This year the players met at the Royal Birmingham Conservatoire, with tutti rehearsals in the Recital Hall, and the final concert in the spectacular Bradshaw Hall.
In line with NOFA’s theme this year, ‘WordPlay’, the concert started with the young people being encouraged to socialise with each other… using only their instruments! So as the audience took their seats, they witnessed something truly chaotic; a few intense battles, maybe casual conversations about the weather, or perhaps incredibly dramatic confessions of love, one could only guess what these musicians were ranting on about!
The conversations came to an end with something completely unplanned, the introduction of the triangle. Like the Aristocrat gesturing for silence by hitting a wine glass at the dinner table, the hall was brought to a standstill, out of which emerged Georges Bizet’s ‘Toreador’s Song’. This was followed by further exploration of operas: Giuseppe Verdi’s ‘Anvil Chorus’, and the Overture to Richard Wagner’s ‘Tannhäuser’.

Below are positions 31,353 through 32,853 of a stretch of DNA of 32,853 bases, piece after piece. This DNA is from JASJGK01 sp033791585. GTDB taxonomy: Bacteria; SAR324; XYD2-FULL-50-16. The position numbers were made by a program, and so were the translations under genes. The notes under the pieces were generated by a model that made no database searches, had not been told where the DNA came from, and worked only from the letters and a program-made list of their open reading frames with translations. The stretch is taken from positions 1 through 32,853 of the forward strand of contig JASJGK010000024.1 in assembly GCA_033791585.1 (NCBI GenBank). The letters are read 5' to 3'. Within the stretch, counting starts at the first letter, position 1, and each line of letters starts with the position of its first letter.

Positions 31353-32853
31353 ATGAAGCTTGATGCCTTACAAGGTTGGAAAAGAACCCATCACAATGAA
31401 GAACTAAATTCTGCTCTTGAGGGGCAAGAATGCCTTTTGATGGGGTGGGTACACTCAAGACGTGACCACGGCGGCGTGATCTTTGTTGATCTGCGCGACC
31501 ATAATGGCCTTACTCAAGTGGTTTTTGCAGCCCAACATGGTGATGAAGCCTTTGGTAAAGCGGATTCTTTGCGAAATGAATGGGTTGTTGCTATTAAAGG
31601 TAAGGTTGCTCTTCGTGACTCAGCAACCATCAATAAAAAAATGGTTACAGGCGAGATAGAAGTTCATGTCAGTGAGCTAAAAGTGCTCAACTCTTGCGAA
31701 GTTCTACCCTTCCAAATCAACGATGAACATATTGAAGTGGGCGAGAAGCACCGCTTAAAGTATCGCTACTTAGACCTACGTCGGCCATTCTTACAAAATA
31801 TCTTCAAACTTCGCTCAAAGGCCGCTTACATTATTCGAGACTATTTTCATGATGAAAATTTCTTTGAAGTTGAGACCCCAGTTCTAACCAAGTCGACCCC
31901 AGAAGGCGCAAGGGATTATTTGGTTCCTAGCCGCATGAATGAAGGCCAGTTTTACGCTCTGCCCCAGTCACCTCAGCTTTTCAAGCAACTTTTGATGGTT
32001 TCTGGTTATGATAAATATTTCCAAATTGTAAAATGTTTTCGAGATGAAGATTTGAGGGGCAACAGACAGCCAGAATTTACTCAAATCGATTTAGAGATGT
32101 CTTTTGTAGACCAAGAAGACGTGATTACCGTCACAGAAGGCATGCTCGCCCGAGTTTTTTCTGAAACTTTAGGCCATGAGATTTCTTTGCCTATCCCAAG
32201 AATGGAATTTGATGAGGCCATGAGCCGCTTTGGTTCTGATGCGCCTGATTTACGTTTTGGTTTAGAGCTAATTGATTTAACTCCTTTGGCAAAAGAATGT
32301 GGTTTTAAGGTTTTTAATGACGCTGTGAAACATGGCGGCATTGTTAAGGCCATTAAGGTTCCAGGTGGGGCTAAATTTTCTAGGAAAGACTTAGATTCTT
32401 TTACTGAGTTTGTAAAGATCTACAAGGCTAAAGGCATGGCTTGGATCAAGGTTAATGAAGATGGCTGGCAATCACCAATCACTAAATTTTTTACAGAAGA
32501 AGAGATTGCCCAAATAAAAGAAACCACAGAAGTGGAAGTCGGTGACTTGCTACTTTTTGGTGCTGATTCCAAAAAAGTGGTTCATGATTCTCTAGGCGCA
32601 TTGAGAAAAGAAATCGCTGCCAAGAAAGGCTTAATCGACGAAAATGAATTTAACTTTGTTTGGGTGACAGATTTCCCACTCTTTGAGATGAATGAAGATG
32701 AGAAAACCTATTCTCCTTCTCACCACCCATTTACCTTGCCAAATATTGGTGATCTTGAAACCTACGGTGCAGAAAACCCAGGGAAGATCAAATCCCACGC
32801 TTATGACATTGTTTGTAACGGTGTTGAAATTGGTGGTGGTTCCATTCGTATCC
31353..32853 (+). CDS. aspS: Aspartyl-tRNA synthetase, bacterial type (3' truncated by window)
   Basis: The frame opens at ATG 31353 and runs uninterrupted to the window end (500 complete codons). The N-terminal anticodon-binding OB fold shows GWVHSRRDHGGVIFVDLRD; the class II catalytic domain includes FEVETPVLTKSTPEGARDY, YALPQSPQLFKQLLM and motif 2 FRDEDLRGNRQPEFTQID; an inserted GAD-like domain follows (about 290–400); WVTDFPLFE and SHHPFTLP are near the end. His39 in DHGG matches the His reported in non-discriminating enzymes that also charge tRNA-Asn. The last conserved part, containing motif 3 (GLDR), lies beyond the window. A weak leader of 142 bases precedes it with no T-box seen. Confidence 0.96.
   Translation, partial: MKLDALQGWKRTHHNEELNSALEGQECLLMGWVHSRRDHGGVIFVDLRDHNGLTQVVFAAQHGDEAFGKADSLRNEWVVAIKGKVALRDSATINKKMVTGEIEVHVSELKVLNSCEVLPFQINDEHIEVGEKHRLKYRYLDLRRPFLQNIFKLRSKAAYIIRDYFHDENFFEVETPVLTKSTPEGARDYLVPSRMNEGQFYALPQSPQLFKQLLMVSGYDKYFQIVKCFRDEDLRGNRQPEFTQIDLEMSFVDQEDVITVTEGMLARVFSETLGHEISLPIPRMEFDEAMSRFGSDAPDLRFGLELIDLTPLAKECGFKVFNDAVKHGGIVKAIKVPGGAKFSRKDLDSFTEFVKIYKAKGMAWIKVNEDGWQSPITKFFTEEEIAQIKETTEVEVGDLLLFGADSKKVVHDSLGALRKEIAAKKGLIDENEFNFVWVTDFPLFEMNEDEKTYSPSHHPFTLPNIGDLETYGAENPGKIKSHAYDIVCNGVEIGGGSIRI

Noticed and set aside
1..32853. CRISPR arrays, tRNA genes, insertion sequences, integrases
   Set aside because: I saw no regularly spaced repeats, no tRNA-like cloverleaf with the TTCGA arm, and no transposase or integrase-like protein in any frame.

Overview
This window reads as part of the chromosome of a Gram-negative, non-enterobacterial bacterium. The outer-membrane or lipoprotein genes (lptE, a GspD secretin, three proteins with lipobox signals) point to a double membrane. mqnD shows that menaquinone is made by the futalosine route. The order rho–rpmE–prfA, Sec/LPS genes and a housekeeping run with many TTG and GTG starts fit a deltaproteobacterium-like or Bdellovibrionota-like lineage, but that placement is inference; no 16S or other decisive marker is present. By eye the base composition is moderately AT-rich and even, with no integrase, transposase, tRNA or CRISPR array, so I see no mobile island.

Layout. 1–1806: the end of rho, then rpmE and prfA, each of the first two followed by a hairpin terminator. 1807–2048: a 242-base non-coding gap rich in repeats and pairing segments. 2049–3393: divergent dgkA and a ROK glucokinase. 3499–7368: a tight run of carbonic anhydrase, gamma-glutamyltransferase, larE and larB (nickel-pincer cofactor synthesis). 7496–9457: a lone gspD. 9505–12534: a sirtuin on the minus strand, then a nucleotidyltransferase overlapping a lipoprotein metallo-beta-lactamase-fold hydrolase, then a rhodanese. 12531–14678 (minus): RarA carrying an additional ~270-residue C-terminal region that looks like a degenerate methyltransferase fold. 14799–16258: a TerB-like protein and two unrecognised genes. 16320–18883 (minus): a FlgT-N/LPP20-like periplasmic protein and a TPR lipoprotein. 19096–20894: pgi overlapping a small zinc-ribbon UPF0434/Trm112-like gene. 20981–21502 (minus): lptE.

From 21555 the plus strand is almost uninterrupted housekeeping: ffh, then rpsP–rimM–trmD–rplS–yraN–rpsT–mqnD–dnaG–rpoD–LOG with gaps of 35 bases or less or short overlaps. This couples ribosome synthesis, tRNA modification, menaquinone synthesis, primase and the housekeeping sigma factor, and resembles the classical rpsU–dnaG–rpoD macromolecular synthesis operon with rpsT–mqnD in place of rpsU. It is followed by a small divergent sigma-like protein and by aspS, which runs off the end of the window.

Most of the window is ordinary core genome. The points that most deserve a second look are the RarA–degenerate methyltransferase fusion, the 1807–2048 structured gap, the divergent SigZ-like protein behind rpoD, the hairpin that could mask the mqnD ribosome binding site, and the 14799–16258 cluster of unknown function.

After this, a different realm of lyricism, spoken word, was explored through a new composition entitled ‘An Orchestra Of Overheard Conversations’. Put together by composer-in-residence Danyal Dhondy, the composition built upon ideas formed by the NOFA members at this year’s Winter Sessions. These ideas were already linked closely with the theme of ‘WordPlay’ in that the NOFA members, led by workshop leader Fraser Trainer, were given short sentences, from which they derived rhythmic motifs. After adding harmony and experimenting with different textures, the motifs were developed into autonomous snippets of music which acted as the very foundation of this new composition! To add to this, Danyal collaborated with poet Kit Finnie, who added clearly to the spoken word dynamic by speaking alongside the orchestra. Kit also wrote out small, sometimes bizarre, conversation starters on the Orchestra’s parts— one that springs to mind is “Did you know that the clarinet was a pregnant witch?”— and encouraged the young people to have conversations with each other during the performance.